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Unintended Effects of Genetic Manipulation
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Herbicide Resistance Passed to Weedy Rice
Craig Holdrege

Rice has been genetically modified to be resistant to the herbicide glyphosate (best known as Monsanto’s product “Roundup”). One of the weeds that is most problematic for rice farmers is “weedy rice” Oryza sativa f. spontanea), which is actually a subspecies of cultivated rice. So theoretically, by planting genetically modified (GM) rice and spraying glyphosate, farmers could rid their fields of weedy rice. But there’s a hitch in this neat picture.

Chinese scientists recently found that when they crossed a new type of glyphosate-resistant rice with its weedy relative, the resultant second generation hybrids “produced 48-125% more seeds per plant than nontransgenic controls in monoculture- and mixed-planting designs without glyphosate application” (Wang et al. 2013). Hybrids (in other generations as well) had higher concentrations of specific proteins and amino acids, increased photosynthesis rates, and they germinated more readily than nontransgenic controls. In scientific terms, the hybrids showed increased fitness.

Cultivated rice and weedy rice can easily form hybrids without human intervention. Therefore, by planting GM rice, farmers may unwittingly be helping weedy rice to spread rather than eradicating it! The GM-weedy rice hybrids may be more fecund than their cultivated and weedy ancestors, and as long as they maintain herbicide resistance they will be even harder to eradicate.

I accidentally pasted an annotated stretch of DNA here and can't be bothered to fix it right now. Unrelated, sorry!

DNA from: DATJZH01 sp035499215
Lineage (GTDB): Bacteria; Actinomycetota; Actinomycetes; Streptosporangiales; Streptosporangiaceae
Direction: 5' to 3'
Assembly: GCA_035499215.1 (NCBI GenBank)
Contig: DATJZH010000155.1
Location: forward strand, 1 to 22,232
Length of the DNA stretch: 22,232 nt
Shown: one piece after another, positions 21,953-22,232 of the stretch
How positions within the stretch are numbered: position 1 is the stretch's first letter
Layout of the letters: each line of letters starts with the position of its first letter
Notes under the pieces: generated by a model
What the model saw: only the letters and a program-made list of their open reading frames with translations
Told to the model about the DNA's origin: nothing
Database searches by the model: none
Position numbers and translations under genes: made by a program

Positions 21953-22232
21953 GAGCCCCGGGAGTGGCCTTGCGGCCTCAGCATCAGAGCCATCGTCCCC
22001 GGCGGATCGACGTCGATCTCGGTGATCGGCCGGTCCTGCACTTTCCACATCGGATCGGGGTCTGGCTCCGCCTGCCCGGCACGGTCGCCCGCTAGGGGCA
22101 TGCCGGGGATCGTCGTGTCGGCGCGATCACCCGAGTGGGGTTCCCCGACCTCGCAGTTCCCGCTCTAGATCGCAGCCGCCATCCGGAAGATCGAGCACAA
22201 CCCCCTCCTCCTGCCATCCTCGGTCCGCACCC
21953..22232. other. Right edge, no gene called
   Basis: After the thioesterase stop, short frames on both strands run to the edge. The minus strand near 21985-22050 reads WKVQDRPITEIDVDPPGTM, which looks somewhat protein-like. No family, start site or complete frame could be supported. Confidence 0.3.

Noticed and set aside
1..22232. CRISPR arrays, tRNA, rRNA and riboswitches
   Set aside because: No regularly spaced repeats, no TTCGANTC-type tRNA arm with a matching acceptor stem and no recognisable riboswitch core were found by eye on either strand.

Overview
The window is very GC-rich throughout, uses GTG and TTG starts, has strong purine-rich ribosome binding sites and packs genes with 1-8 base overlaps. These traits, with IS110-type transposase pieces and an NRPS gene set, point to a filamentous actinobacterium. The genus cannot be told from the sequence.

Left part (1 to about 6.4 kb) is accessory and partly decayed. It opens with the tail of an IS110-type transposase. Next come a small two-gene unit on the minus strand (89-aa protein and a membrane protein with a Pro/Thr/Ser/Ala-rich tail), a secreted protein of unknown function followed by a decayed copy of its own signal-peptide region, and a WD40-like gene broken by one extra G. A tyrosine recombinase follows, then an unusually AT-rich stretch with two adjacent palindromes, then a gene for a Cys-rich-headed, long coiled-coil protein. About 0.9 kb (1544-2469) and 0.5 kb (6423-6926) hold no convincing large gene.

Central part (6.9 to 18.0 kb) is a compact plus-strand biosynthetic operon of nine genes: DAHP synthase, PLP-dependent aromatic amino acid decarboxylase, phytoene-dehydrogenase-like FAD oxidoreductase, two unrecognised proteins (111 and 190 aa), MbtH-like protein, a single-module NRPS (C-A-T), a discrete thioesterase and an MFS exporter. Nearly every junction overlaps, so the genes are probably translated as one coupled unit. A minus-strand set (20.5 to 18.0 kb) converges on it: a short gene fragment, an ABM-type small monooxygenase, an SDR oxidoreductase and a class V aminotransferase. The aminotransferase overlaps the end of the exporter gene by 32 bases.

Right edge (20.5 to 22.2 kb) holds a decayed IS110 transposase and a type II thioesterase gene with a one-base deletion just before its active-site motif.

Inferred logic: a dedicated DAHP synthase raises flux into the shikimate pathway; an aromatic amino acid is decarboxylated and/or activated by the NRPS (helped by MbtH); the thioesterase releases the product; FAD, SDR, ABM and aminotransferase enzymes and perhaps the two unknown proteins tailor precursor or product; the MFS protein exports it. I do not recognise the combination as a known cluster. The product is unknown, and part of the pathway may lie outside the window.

This possibility did not escape the researchers’ attention: “our findings indicate that if modified epsps gene is commercialized in cultivated rice without specific mitigation procedures, it may spread to weedy rice populations, persist, and increase in frequency, even in the absence of exposure to glyphosate.” The question is, whether there is any way in which the cross pollination of GM rice with weedy rice could be prevented. Plants in the field do not exist in a vacuum and pollen can travel far.

Wang, W. et al. (2013). “A Novel 5-enolpyruvoylshikimate-3-phosphate (EPSP) Synthase Transgene for Glyphosate Resistance Stimulates Growth and Fecundity in Weedy Rice (Oryza sativa) Without Herbicide,” New Phytologist. doi:10.1111/nph.12428
See also a commentary in Nature magazine:
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